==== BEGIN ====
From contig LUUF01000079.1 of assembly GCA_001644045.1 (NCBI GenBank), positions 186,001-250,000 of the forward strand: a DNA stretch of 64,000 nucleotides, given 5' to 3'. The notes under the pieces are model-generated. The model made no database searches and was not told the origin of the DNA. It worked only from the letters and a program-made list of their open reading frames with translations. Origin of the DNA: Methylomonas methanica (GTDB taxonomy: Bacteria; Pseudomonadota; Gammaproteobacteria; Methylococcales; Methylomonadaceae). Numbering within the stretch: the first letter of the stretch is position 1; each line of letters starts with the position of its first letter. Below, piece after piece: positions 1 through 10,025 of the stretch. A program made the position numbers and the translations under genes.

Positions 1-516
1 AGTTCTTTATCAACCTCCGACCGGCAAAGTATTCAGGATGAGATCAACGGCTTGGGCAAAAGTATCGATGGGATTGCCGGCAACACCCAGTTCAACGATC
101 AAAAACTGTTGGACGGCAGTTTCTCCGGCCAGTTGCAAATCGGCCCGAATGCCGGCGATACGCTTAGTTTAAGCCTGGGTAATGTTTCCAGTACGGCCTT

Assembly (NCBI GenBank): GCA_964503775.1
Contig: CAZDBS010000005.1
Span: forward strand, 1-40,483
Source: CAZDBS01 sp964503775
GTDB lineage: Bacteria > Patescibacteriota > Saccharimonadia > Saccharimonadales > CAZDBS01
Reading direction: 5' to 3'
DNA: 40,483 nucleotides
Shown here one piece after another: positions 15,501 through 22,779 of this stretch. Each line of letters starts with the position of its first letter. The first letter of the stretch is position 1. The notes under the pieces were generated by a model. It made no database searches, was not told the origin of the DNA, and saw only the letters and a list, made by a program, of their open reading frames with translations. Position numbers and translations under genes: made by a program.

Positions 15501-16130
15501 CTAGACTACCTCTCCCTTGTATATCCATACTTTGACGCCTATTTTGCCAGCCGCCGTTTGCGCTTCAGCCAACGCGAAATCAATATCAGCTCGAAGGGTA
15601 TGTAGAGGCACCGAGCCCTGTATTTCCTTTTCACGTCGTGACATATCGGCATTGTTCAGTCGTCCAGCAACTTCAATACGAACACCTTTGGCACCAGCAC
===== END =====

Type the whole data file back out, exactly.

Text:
From contig LUUF01000079.1 of assembly GCA_001644045.1 (NCBI GenBank), positions 186,001-250,000 of the forward strand: a DNA stretch of 64,000 nucleotides, given 5' to 3'. The notes under the pieces are model-generated. The model made no database searches and was not told the origin of the DNA. It worked only from the letters and a program-made list of their open reading frames with translations. Origin of the DNA: Methylomonas methanica (GTDB taxonomy: Bacteria; Pseudomonadota; Gammaproteobacteria; Methylococcales; Methylomonadaceae). Numbering within the stretch: the first letter of the stretch is position 1; each line of letters starts with the position of its first letter. Below, piece after piece: positions 1 through 10,025 of the stretch. A program made the position numbers and the translations under genes.

Positions 1-516
1 AGTTCTTTATCAACCTCCGACCGGCAAAGTATTCAGGATGAGATCAACGGCTTGGGCAAAAGTATCGATGGGATTGCCGGCAACACCCAGTTCAACGATC
101 AAAAACTGTTGGACGGCAGTTTCTCCGGCCAGTTGCAAATCGGCCCGAATGCCGGCGATACGCTTAGTTTAAGCCTGGGTAATGTTTCCAGTACGGCCTT

Assembly (NCBI GenBank): GCA_964503775.1
Contig: CAZDBS010000005.1
Span: forward strand, 1-40,483
Source: CAZDBS01 sp964503775
GTDB lineage: Bacteria > Patescibacteriota > Saccharimonadia > Saccharimonadales > CAZDBS01
Reading direction: 5' to 3'
DNA: 40,483 nucleotides
Shown here one piece after another: positions 15,501 through 22,779 of this stretch. Each line of letters starts with the position of its first letter. The first letter of the stretch is position 1. The notes under the pieces were generated by a model. It made no database searches, was not told the origin of the DNA, and saw only the letters and a list, made by a program, of their open reading frames with translations. Position numbers and translations under genes: made by a program.

Positions 15501-16130
15501 CTAGACTACCTCTCCCTTGTATATCCATACTTTGACGCCTATTTTGCCAGCCGCCGTTTGCGCTTCAGCCAACGCGAAATCAATATCAGCTCGAAGGGTA
15601 TGTAGAGGCACCGAGCCCTGTATTTCCTTTTCACGTCGTGACATATCGGCATTGTTCAGTCGTCCAGCAACTTCAATACGAACACCTTTGGCACCAGCAC